Infectious disease expert discouraged by Manitoba decision to ease COVID-19 restrictions – .

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Infectious disease expert discouraged by Manitoba decision to ease COVID-19 restrictions – .


A Winnipeg intensive care doctor shakes his head at the Manitoba government’s decision to start relaxing some of the public health orders designed to hamper the spread of COVID-19 this weekend.
“The positivity of our tests and our number of cases will continue to decline for about two weeks, but then they will level off and then they will start to rise again,” said Dr Anand Kumar, an infectious disease specialist who has been a critic. of the plan to reopen the province.

He believes the province should have waited for the reopening plans announced on Wednesday, which go into effect on Saturday.

Kumar and 10 other medics have urged the province to pull out, saying the plan focuses too much on first-dose vaccination rates and does not take into account the highly contagious B.1617.2 variant, also known as the delta variant. .

There are concerns that a single dose of a COVID-19 vaccine may be relatively ineffective against this variant.

As of Wednesday, 71.6 percent of Manitobans aged 12 or older now have a first dose of the vaccine, according to the province’s Immunization Dashboard, while 28.8 percent have two doses.

The province set a single-dose vaccination target of 70% and 25% complete vaccines before easing restrictions.

Premier Brian Pallister and Provincial Chief Public Health Officer Dr Brent Roussin on Wednesday said the first rollback would take effect at 12:01 a.m. on Saturday, allowing businesses like restaurants, gyms and hair salons to reopen. In addition, fully immunized people will be able to visit personal care homes and the limits of outdoor gatherings will increase.

Dr Anand Kumar, an intensive care physician at the Winnipeg Health Sciences Center, fears the province is reopening too much, too soon. (SRC)

Kumar was hoping to see the percentage of Manitobans taking double doses to at least 50 percent, before things opened up.

“What’s going on with COVID, especially the delta variant, is basically a run. Unlike the human runner, however, he actually accelerates as we approach the finish line, ”Kumar said.

“It’s a situation of exponential growth, so the longer it stays uncontrolled or partially controlled, the faster it will grow. “

Test positivity rate must drop: Kumar

There were seven cases of COVID-19 in Manitoba originating from the delta variant on June 4. As of Tuesday, there are 164 cases and two deaths linked to the delta, according to the province’s report. online variant dashboard.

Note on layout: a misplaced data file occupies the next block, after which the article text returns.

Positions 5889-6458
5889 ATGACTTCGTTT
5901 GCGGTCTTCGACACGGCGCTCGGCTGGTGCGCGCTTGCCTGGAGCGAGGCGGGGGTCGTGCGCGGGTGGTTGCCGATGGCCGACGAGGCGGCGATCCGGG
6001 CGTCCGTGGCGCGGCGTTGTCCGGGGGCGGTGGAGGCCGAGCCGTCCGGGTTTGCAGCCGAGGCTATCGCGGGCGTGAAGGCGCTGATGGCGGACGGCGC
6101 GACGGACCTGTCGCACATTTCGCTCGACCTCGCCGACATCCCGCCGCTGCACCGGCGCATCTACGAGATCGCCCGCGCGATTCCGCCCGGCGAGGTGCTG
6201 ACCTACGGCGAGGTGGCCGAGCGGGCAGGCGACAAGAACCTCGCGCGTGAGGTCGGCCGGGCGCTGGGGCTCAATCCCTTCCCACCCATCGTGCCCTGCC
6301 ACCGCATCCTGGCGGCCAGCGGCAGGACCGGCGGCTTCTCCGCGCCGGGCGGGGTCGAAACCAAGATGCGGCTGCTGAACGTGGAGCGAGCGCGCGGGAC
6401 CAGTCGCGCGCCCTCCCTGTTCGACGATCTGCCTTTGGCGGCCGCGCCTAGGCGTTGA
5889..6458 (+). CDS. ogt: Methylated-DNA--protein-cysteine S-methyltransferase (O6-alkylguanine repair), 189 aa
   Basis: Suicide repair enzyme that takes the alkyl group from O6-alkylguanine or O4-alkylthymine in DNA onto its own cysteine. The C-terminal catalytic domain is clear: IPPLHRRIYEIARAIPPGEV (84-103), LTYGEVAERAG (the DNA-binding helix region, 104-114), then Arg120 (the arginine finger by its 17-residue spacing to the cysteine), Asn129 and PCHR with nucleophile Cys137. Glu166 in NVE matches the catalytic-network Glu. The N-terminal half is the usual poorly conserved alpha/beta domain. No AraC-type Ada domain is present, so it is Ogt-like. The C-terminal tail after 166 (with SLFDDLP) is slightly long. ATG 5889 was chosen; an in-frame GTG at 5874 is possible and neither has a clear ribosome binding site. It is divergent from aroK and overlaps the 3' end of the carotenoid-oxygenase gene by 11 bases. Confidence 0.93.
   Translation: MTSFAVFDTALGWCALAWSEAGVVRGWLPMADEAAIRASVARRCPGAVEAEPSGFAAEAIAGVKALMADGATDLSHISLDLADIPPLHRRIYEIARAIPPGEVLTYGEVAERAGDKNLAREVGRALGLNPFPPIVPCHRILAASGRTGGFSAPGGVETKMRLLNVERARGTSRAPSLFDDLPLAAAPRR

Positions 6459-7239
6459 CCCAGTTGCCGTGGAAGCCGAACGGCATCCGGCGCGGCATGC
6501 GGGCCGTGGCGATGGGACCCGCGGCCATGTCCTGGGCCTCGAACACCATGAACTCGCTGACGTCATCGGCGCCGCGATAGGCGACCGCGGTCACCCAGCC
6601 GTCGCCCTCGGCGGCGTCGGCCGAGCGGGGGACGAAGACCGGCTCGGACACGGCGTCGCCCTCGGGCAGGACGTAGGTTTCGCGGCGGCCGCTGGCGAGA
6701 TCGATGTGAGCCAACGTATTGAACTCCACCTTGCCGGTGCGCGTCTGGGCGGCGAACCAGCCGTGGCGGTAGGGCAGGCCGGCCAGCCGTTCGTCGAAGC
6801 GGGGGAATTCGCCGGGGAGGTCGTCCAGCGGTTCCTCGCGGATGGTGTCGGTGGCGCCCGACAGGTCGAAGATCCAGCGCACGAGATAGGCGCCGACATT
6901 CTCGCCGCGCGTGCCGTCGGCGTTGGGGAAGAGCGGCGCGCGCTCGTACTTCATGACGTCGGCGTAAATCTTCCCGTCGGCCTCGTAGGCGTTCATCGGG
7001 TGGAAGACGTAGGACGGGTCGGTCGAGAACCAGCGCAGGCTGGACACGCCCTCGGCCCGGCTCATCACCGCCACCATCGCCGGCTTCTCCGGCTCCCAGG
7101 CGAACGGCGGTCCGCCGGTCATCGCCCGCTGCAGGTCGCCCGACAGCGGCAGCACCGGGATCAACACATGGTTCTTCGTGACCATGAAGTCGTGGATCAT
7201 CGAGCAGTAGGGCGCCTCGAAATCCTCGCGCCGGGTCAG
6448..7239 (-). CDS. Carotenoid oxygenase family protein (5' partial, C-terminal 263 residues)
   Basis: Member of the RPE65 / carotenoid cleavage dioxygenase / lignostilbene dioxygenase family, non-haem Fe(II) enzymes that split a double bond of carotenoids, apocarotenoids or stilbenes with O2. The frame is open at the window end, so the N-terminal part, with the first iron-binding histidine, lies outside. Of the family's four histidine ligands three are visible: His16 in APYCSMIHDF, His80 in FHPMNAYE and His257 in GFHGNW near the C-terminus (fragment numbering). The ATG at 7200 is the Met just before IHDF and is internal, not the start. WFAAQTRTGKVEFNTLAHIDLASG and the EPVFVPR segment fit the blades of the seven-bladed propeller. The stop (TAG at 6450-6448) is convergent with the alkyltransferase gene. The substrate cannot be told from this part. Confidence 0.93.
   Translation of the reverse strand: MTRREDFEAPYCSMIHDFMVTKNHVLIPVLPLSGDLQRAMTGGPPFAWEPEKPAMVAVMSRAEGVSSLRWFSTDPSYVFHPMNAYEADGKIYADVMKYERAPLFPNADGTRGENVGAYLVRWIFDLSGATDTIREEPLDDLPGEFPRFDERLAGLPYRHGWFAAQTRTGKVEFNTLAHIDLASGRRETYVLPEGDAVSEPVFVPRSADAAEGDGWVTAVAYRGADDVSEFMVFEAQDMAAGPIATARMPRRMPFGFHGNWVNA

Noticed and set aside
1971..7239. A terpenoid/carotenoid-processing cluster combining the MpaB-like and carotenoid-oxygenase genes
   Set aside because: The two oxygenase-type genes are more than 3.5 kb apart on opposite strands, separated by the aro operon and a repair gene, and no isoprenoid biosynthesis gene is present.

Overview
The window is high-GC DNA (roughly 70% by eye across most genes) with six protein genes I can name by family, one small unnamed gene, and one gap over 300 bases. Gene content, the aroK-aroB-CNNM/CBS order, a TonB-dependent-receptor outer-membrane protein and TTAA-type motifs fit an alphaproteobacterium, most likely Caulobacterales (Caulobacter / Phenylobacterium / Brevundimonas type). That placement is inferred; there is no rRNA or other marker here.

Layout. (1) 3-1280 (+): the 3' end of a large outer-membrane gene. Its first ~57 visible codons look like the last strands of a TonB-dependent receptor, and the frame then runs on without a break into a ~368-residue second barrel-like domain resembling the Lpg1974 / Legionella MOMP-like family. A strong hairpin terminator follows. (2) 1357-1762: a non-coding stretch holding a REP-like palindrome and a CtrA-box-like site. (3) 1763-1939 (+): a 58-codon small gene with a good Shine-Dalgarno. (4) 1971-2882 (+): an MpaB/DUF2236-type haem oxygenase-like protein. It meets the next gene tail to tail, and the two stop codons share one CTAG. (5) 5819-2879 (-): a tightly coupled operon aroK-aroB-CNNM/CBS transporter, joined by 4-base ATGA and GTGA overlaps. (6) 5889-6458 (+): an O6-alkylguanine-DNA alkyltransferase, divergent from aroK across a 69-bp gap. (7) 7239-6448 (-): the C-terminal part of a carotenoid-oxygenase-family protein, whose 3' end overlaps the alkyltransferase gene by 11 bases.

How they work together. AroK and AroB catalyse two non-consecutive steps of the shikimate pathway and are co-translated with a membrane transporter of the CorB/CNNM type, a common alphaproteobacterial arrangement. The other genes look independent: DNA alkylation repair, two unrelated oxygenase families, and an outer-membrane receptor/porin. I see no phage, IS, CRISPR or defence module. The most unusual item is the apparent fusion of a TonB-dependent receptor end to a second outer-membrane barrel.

The government can give Manitobans an edge in the race against the variant by maintaining strict orders until test positivity rates are between 2.5% and 3.5% and there is no no more than 50 new cases of COVID-19 per day, Kumar said.

As of Wednesday, the current five-day test positive rate was 7.1% provincially and 6.6% in Winnipeg. There were 123 new cases.

“If we keep pushing those numbers down, we’re giving ourselves extra leeway” – the equivalent of starting a racing competitor “50 yards back,” Kumar said.

“Right now I think we’re almost on a path to lose the race. How much we are losing her, I don’t know. “

Canada has not yet approved any vaccines for children under 12. If Manitoba sees a fourth wave driven by the delta, the impact could be substantial, Kumar said.

“I’m quite worried that the next wave will be primarily focused on children. “

Alberta, Saskatchewan. ‘go see problems’

One thing that brings comfort is that it’s summer and more people can be outside. Respiratory viruses spread best indoors, so Kumar was happy to see the province maintain its limits on gatherings inside private residences.

Visitors may only enter someone’s home for brief essential activities, such as using the washroom.

“Going outside is really a relatively safe thing. So this is definitely where you want to ease the restrictions the most, ”he said.

There are extended inner freedoms for those who have both doses, which gets Kumar’s approval.

“I think it’s very reasonable, to be honest. If you are doubly vaccinated and more than two or three weeks your ability to interact with other people who are also vaccinated, two or three weeks – it’s also good that we are going to go to the individual level, ”he said. he declares.

“Now at the population level we’re not as good as we’re going to get because we need to achieve approximate 90% immunity where everyone can be safe as a group. “

The thing he is most grateful for about reopening Manitoba is that it does not reflect what Alberta and Saskatchewan are doing. Both are expected to fully open within the next three weeks.

Saskatchewan’s main goal was to reach a goal of 70% of people 12 and older vaccinated with a first dose before its final stage of reopening, which is now scheduled to begin on July 11.

“I think it’s really worth taking the more cautious approach,” Kumar said of Manitoba’s plan.

“I think places like Alberta, Saskatchewan are going to see problems a lot faster and in a much more dramatic way, potentially. “

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